None of the three brothers would be likely to change Qaboos’ policy of balancing the interests of neighbours Iran and Saudi Arabia with that of Western countries – offering Britain and the United States military facilities.

“Everybody in Oman knows about them but they do not know them in action,” said J.E. Peterson, who worked as a historian of the Royal Armed Forces in Muscat until 1999 and is now an expert on Gulf affairs.

“They don’t know a lot about their personalities and capabilities. And therefore they’re a bit anxious.”

Assad, 62, is seen as the frontrunner by some experts, partly because he may have the support of the military. Another Sandhurst graduate, he commanded the sultan’s armed forces for many years and now serves as his personal representative. Shihab, 57, is a retired navy commander, while 55-year-old Haitham is a veteran minister of national heritage and culture who worked previously in the foreign ministry.

What might they face if one becomes sultan?

Whoever next leads Oman will face pressing demands to create tens of thousands of private sector jobs as the recent social measures have stretched the budget and there is simmering resentment about the around 800,000 expatriates with jobs there.

The population has been growing at around 3 percent a year, oil reserves, which provide nearly 70 percent of budget revenues, are shrinking and unemployment – at 24.4 percent in 2010 – is rising, according to the International Monetary Fund.

The article also notes that “None of the three brothers [Assad, Shihab and Haitham] would be likely to change Qaboos’ policy of balancing the interests of neighbours Iran and Saudi Arabia with that of Western countries – offering Britain and the United States military facilities.” I have to agree. Our research focused on youth opinions of Omani foreign policy and how formal and informal modes of education reinforced support for this approach.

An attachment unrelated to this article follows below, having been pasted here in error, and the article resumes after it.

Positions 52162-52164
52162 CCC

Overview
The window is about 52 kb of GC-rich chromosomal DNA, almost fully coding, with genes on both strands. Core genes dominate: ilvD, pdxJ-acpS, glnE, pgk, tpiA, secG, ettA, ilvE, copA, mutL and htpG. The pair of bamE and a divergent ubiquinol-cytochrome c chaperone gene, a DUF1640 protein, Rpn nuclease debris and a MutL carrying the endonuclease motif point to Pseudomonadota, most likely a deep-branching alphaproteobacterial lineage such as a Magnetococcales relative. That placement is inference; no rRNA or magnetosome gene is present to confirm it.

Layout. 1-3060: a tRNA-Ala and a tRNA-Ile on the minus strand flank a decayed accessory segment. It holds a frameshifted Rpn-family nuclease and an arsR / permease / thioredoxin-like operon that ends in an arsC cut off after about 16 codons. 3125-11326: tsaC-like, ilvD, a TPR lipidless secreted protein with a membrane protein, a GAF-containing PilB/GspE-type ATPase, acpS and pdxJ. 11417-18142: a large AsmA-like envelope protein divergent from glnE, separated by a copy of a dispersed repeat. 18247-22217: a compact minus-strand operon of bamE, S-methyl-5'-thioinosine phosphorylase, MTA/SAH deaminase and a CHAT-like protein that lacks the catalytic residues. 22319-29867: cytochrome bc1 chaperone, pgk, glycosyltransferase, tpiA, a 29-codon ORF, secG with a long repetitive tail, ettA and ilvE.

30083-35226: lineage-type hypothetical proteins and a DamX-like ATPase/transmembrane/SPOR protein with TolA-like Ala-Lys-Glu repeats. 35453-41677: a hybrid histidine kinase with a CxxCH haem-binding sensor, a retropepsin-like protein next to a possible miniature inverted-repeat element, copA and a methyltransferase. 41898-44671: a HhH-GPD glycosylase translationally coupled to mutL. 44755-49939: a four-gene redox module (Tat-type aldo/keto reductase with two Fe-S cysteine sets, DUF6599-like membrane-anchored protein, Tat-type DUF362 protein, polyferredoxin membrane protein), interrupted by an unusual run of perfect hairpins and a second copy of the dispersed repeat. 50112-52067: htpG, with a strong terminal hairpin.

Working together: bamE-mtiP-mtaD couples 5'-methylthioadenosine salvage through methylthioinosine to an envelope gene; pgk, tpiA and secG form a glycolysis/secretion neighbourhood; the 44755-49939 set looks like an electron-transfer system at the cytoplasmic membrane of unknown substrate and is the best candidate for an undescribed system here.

We tried to answer one big question: Will the Sultan’s vision outlast his reign? In order to answer that question, we measured (through extensive interviews with dozens of Omanis between the ages of 20-28) how they learned about their country’s unique posture, how much they agreed with it, and whether they thought Qaboos’ principles were essentially Omani–and therefore timeless–or invented by the sultan and subject to change.

Our findings were convincing. In our final paper, we argued that Qaboos’ pragmatic vision was carefully constructed. The sultan himself often cites Oman’s history of maritime trade and empire as confirmation of his foreign policy, even though his father, Said bin Taimur, had cut Oman off from the world in the twentieth century before being ousted in 1970. Qaboos’ vision is further enhanced by formal schooling. Today’s curriculum emphasizes Oman’s uniquely tolerant version of Islam and its connections with the world going back centuries. In interviews, young Omanis also repeatedly told us that these principles were confirmed in the home as well, often by family members who could remember harsher times before Qaboos ruled and invited the world to do business.

Oman gets little attention so I had to share this Reuters feature. If you’re really interested in the topic, check out my capstone paper from last year: Education and Continuity in Omani Foreign Policy (PDF).

Update 5/24: And here’s a bonus book review for Oman, Culture and Diplomacy recently posted by the Middle East Policy Council. The book, by Jeremy Jones and Nicholas Ridout, argues that Omani foreign policy is an extension of culture:

a tendency (1) to focus on enduring geopolitical considerations (hence the priority given to maintaining good relations with Iran); (2) to abstain from ideological or sectarian conflict (which…arises in part from Oman’s unique religious heritage); (3) to work towards achieving consensus…and (4) to emphasize tolerance for the customs and practices of foreigners (a function of a long history of cosmopolitan interaction).